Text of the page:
Chinese reporting on the exhibition below:

 

 

http://culture.ifeng.com/a/20141216/42730221_0.shtml

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凤凰网文化讯 2014年12月14日下午2时,“诗意的幸存者”–中国当代诗人“视觉艺术展”,在位于上海浦东三林老街的中道(上海)艺术馆启幕。

此次巡展由作家高晖担任总策展人,诗人杨炼为艺术总监,并由上海德重文化艺术有限公司、辽宁衡德投资公司联袂主办。上海站策展人由江旭担纲。参展人有中国朦胧诗的代表人物芒克、唐晓渡、严力,有作家兼画家友友、诗人摄影家李笠,还有诗人学者郭长虹、诗人画家解危等七人组成。

除上述参展诗人艺术家外,还有文学批评家、诗歌批评家、美术批评家、诗人、画家、上海各界代表及瑞典国驻上海总领事馆官员等共计110余人参加了此次活动。

著名诗歌评论家唐晓渡现场发言

策展人高晖说,此次展出的诗人视觉艺术品,关乎诗人个人心灵史也就是1980年代中国朦胧诗歌史的补充和延续。从这些视觉艺术作品里,总能看到那种灵动、奇异而温暖的东西,这种东西就是我们常说的诗意。当下,中国专业书画界乱象丛生,恢复中国视觉艺术作品精神本体性成为当务之急,呼唤心灵参加创作,其实,一个创作者的油彩、笔墨、线条、焦点,就是自身内在生命状态的透析。谁能与心灵一并还乡、谁愿意和历史一起成长、谁能拥有绵长的诗意,谁就是当然的“诗意幸存者”。

启幕仪式结束后,接续举行了“诗意的幸存者”–当代中国诗人视觉艺术研讨会暨诗歌朗诵会和中国当代诗人艺术档案馆(南馆)揭牌仪式。参展诗人纷纷登台朗读自己的代表诗作,场面感人。观众杨昕佳对记者说,我非常感动,这样的场面充满正能量,使我感觉又回到了1980年代。在研讨会上,与会的诗人艺术家、美术批评家,就此次巡展的诗歌与视觉艺术的关系、视觉艺术的精神出处、诗意在视觉艺术作品里的正确表达特别是此次巡展目的、意义、持续方式等方面进行了深入研讨。

诗人芒克与杨炼共同揭幕

最后,中国当代诗人艺术档案馆(南馆筹备处)由诗人芒克揭牌。该馆的建立,将成为保存中国当代朦胧诗歌史的现有文献的重要载体,将切实推进这段历史文献的搜集、整理及后续研究工作,为幸存的诗意提供一个“恒温箱”。策展人高晖认为,诗意总会被筛选而成为时代的精神高度,当我们丈量一部文学史的时候,其实主要是在翻拣那些诗意元素。这些视觉艺术作品,对于诗人个体而言,完全是诗歌的另外一种写法,而且几乎就是一首长诗的容量。

据了解,巡展启动后将开始不定期接续巡展,从明年3月上旬离开上海,将在北京、沈阳、大连、重庆、成都、济南、江西等地巡展。最后,相关作品和档案将分别保存中国当代诗人艺术档案馆的上海馆和沈阳馆。

美术批评家杨卫认为,此次巡展本身就是2014年的一个标志性文化事件。这次巡展,是中国当代诗人视觉艺术作品的首次集体亮相,充满着诗人艺术家对历史、人生、艺术的立体式反思与回顾,其本身就是一首不同寻常的“小长诗”。此次巡展将推动中国视觉艺术精神本体性的凸显,重新厘清视觉艺术创作者与自身内在生命状态的联系方式,进而指向其整体精神特质,从而拓宽当代文人视觉艺术作品的内含和外延。

杨炼撰写画展序言《诗意的幸存者》:

中国文人画,自元代始,其思想、美学特征,质言之,一曰民间性,汉族文人离弃对官方权力的依赖,由被迫而主动地深入民间生存处境,使艺术内涵愈加饱满。二曰文化性,汉文化的深厚资源,经由文人独立思考和重构,不仅没沦为粗疏,反而激发出超强能量,形成无数风骨、神采兼备的美学杰作。这民间、文化二元互补,彼此印证,转型至今,便是本人那句“独立思考为体,古今中外为用”。以此为根,我们的人生和创作,从未离开这个真传统、活传统。

上世纪八十年代初,华夏长梦初醒,“朦胧诗”并不朦胧,写诗爱诗若不知芒克、唐晓渡、严力诸君大名,简直不可思议。在京都,友友和我,出入诗人聚会,何止诗作青春四射?诗人和女友也个个英俊倜傥、美艳夺目。小字辈李笠本来就是帅哥,而那时尚未结识的郭长虹、解危,想来也均在他处驰骋。1988年“幸存者”诗人俱乐部,被同住北京劲松的芒克、晓渡和我们催生而出,一册油印诗刊、一百元外汇卷“巨款”赞助,掀起余震不断的社会海啸。那时我们谁能想到,二十六年后,会戴着另一圈迥然不同的画家光环,聚会到一起?二十六年啊,时间空间,如我们一样成了鬼魂,轮回在认不出的地方。中国,只剩几个老地名。“全球”,转眼扎进这土地每个角落。芒克诗题“今天是哪一天?”我出国前写过:“这儿是哪儿多远?”美貌不再,沧桑已至。我们自己就是历史。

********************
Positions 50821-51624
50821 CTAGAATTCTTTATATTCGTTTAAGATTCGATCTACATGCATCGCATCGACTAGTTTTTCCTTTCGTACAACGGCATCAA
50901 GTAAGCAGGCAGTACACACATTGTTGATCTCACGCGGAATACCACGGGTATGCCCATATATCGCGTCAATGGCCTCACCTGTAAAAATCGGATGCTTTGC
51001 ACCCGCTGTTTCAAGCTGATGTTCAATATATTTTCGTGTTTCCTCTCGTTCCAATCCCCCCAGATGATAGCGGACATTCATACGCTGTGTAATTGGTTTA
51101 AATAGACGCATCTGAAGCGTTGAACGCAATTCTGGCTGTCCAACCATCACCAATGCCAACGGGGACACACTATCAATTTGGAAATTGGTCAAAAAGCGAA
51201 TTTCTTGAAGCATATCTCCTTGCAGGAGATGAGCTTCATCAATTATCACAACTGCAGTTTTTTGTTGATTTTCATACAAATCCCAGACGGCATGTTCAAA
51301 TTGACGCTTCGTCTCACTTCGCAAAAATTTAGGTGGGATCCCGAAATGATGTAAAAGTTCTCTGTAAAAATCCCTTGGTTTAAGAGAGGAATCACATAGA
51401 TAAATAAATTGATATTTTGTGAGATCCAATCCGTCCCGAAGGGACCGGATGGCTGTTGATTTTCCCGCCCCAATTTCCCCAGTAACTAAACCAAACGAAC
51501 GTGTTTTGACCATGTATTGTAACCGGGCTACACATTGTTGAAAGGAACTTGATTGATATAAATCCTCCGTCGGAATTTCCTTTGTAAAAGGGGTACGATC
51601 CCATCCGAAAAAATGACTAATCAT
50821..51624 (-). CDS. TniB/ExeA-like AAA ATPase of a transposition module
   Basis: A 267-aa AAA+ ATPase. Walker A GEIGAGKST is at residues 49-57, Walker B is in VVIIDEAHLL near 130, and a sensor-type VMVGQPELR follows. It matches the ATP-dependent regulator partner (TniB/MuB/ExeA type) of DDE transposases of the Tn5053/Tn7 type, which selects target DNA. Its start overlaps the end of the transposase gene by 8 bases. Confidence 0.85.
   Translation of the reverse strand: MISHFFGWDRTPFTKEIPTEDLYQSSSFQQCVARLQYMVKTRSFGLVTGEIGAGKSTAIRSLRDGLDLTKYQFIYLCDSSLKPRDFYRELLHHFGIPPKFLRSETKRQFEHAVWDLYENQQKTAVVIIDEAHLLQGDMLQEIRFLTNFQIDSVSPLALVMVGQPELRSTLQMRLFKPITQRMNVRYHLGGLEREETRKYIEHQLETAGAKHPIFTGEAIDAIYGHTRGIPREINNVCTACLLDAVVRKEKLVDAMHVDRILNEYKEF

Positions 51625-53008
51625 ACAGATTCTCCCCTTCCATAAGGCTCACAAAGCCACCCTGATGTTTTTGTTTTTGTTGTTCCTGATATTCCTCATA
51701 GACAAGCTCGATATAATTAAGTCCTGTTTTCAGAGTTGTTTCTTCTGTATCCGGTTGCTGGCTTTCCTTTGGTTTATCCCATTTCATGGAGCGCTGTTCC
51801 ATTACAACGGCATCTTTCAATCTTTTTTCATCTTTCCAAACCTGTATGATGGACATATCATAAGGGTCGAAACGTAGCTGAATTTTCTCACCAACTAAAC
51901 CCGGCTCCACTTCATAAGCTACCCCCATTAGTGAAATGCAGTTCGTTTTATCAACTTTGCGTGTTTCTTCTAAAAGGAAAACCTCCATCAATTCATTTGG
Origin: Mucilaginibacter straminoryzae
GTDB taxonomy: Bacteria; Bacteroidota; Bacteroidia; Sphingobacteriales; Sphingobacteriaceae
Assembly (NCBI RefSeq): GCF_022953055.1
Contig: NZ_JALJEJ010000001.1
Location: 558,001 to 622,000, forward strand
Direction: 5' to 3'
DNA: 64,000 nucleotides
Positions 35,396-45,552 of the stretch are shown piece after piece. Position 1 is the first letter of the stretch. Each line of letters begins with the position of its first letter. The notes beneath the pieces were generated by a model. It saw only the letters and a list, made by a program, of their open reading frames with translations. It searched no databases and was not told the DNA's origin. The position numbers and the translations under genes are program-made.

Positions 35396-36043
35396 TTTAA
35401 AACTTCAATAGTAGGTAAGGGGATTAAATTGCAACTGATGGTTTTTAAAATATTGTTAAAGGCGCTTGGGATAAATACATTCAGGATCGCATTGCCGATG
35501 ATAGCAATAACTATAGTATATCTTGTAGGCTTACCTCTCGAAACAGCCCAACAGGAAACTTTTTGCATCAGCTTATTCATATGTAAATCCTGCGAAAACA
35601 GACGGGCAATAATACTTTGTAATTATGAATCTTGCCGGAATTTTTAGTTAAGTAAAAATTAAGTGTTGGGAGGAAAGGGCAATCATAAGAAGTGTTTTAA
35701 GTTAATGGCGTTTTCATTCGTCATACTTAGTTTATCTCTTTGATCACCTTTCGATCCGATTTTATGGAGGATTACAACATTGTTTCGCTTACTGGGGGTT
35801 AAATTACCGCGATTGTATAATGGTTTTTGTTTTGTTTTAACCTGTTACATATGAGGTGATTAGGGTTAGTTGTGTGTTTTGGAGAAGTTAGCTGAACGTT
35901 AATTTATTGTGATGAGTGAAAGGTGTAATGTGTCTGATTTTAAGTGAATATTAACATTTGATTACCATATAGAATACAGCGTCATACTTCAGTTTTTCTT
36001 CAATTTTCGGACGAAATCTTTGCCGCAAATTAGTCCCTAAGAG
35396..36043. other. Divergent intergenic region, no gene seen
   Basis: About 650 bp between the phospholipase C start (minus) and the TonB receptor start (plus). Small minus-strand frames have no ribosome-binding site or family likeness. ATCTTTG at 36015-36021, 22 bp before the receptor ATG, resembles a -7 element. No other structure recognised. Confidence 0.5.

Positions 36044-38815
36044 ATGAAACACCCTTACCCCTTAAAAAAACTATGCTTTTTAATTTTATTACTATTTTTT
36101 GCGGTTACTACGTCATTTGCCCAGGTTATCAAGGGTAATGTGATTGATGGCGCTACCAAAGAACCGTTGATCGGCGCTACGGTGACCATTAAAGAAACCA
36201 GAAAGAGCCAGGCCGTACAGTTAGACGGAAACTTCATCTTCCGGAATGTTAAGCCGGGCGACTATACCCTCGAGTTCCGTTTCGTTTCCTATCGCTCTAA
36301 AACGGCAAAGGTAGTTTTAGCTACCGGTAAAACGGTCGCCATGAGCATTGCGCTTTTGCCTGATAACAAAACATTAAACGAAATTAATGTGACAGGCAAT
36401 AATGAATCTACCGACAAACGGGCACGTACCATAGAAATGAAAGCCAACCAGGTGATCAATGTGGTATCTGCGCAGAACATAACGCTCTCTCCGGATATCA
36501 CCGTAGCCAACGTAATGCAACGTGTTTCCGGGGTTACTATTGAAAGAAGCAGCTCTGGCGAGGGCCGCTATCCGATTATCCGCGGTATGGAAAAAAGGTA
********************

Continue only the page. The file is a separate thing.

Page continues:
但,多远?是否该改成:多近?潜入一行诗、一张画中的文人精神传统那么近!我们每个人的人生、历史、思想、艺术,本身就是一首小长诗。年轮兑换成了思想,而挑战威权话语的个性诗意不变。词语转型为笔墨、影像,而每一点、每条线、每一像素中蕴含的经典性,已如另一诗律,加入我们的艺术自律。一个姿态,与文化对决;而一种目标,却始终在创建文化。铆定的方向是:空话免谈,自我的深度必须印证于作品的深度。芒克的油画率性浓烈、晓渡的书札原生元气、严力的笔触优雅灵慧、友友的彩墨野艳奇崛、李笠的摄影自成玄学、长虹的心景嶙峋灵秀、解危的构图瑰异清冷。这里,万变不离其宗的,是每个艺术家创作中不断滋长的诗意。那原创的艺术属性,横溢的才华气质,永远比庞然大物的“过去”更大。民间性和文化性,铸成当代中国艺术的先天基因,由此幻化出我们种种艺术个性。为什么要否认?中国新视觉艺术,一定是还原了思想本义的新文人画:自觉承续、拓展那个贯穿千载的“雅艺术”精神传统——拒斥以任何方式流于空、俗、糙、贱,无论它们凭籍权力、市场的压力,或假借民众口味的名义。

正因为饱经沧桑,艺术才俊美永存。谁与心灵一并还乡、谁和历史一起成长,谁就是“幸存者”。我们生命的诗意,已将自己缔造成一个当代传统,并汇入了那个涵括一切时空的深邃无垠的传统中。

Pan Gongkai now on at the Frye Museum

 

images from

 Withered Lotus Cast in Iron

 


20150103_115043_8_bestshot 20150103_115103_4_bestshot 20150103_115909_7_bestshot 20150103_120235_1_bestshot 20150103_120257_1_bestshotWithered Lotus Cast in Iron

Pan Gongkai, former president of China Academy of Art (Zhongguo meishu xueyuan) and, more recently, president of China Central Academy of Fine Arts (Zhongyang meishu xueyuan), namely, the two major art institutions in China, is having his first museum show in the United States at the Frye Art Museum in Seattle (through January 18).

Pan is the son of Pan Tianshou, one of the titans of twentieth-century art in China, and himself former head of the China Academy of Art, in fact a leader of that institution through its many iterations. The sheer tempestuousness of that experience in China’s modern history impacted the elder Pan severely, bringing about his untimely death during the Cultural Revolution. Pan Gongkai’s commitment, in other words, to a neoclassical medium and style of large-scale semi-abstract lotus flowers (come landscapes) has been forged out of rather bitter experience on a personal level.

This can be seen in the painting even without benefit of Jo-Ann Birnie Danzker’s excellent if short catalogue that accompanies the show.

Though this is Pan’s first museum show, versions of his work have been on display in the US recently, most recently in an exhibition entitled Melt in September courtesy of the Confucius Institute at University of Michigan:

Pan Gongkai: Melt (潘公凯:融)

 

That project in turn derives from Pan’s 2011 installation in the China Pavilion at the Venice Biennale: